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The China Caixin services purchasing managers' index (PMI) came in at 51.8 for April, continuing to show expansion but marking a moderation from 52.2 in March.
A reading above 50 indicates activity is growing, while one below that level suggests a contraction.
The Caixin reading is broadly in line with the official services PMI, released at the weekend, which came in at 53.5 for April, down from 53.8 in March. The Caixin survey focuses on small- and medium-sized enterprises, while the official data tracks larger companies.
While the Caixin services survey's cousin, the manufacturing PMI, tends to be more closely watched, China's pivot toward domestic consumption and away from a manufacturing- and investment-led growth means the service sector, which includes consumer industries such as real estate, retail and leisure, has become the majority of the mainland economy. It is also a key barometer of consumption, accounting for more than 50 percent of gross domestic product (GDP).
The continued expansion of the services sector comes after China's policymakers bolstered growth over the past year through a flurry of interest rate cuts and reserve requirement ratio (RRR) reductions for banks, as well as other stimulus efforts.
That was reflected in the pace of new order growth quickening to the strongest rate in three months, with 12 percent of respondents recording higher new business compared with less than 3 percent seeing a decline.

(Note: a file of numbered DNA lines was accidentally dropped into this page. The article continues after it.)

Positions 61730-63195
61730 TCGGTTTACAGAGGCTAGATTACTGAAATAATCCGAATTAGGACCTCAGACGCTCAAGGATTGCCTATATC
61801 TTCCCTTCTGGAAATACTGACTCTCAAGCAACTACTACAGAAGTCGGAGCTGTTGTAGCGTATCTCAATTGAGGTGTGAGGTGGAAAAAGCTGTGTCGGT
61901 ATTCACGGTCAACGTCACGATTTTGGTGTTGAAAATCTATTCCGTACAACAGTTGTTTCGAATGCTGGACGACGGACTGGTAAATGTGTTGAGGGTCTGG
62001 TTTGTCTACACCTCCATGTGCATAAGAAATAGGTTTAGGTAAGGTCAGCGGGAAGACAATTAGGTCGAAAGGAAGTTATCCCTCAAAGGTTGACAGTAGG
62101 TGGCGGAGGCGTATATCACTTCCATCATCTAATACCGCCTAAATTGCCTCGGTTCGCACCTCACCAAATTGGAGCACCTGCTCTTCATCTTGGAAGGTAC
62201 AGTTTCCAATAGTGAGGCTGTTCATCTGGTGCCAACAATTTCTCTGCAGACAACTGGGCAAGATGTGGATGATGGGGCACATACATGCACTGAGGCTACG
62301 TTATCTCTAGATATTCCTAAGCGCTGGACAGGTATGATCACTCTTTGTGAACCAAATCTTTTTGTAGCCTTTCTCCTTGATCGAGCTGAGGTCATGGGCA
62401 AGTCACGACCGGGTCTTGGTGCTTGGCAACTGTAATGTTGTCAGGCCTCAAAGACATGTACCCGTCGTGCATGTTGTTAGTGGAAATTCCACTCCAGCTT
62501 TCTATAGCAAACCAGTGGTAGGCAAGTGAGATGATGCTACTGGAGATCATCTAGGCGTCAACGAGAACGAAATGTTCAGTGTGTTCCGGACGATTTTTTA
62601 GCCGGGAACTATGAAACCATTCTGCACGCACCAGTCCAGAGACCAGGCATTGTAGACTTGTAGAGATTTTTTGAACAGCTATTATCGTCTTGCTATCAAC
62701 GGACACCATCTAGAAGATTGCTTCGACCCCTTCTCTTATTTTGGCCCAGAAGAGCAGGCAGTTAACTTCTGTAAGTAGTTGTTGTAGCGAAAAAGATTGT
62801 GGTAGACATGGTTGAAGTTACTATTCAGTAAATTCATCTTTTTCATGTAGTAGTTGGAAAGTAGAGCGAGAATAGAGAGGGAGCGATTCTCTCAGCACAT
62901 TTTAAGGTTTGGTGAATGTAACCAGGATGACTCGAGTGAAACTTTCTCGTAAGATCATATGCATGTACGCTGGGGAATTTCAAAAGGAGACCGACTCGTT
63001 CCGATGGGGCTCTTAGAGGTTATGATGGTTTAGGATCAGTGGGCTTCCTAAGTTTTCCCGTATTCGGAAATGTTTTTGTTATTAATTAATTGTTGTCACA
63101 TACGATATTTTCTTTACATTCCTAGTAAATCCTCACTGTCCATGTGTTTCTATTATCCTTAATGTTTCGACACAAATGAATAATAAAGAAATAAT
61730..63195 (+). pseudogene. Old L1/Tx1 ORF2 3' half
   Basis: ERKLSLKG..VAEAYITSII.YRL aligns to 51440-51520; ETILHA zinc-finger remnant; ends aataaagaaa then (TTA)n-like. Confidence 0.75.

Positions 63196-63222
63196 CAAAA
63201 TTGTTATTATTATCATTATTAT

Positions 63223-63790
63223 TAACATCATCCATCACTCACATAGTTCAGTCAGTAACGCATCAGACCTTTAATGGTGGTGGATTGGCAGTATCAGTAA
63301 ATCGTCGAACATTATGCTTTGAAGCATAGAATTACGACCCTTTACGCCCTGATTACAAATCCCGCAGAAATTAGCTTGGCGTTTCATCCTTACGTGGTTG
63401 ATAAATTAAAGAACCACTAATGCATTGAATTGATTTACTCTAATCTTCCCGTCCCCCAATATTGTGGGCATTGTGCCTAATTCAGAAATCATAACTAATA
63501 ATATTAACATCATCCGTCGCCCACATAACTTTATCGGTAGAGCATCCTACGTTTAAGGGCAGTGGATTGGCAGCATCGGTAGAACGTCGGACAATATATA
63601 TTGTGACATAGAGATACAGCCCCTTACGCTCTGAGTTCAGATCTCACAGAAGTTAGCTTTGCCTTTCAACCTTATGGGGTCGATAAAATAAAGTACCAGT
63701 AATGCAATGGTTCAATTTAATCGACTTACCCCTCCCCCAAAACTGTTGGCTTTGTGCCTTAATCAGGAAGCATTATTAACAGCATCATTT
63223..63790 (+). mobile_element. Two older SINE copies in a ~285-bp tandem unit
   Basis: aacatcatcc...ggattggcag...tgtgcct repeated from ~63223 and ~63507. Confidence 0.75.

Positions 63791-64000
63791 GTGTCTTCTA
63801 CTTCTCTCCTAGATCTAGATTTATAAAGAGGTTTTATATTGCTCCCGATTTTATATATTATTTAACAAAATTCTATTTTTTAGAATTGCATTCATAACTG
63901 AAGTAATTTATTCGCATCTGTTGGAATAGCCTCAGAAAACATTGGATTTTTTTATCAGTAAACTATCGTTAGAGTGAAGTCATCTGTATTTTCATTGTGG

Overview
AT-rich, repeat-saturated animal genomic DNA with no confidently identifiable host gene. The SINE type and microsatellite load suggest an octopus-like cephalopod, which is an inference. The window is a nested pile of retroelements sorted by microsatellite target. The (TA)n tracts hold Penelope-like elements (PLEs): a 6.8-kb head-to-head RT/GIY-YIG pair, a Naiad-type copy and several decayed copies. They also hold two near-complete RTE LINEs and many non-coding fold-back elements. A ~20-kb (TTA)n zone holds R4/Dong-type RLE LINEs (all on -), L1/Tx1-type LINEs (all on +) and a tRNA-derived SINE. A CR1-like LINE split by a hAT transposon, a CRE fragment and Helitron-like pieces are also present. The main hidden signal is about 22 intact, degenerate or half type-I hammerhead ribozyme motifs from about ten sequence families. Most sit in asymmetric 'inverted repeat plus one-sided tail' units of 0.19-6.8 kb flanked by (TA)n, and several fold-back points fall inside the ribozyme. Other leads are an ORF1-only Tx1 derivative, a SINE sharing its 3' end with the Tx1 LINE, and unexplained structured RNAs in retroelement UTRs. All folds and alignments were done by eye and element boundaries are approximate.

The positive performance of the services sector has been countered by a continued manufacturing contraction.
The Caixin Manufacturing PMI, released earlier this week, fell to 49.4 in April from 49.7 in March. Economists polled by Reuters had forecast a reading of 49.9. It was last in expansionary territory in February 2015.
The official manufacturing PMI printed at 50.2 in April, the second successive month of expansion, the weekend's figures showed.
The Caixin China Composite PMI, which includes both manufacturing and services, expanded for a second month, the data released Thursday showed, but it slowed to 50.8 from March's 51.3.
"Expansion in the services sector helped offset some of the impact caused by flagging manufacturing, He Fan, chief economist at Caixin Insight Group, said in the statement accompanying the data.
"Overall, however, the economy still faces relatively strong downward pressure. The government needs to keep implementing moderate stimulus to prevent a hard landing of the economy."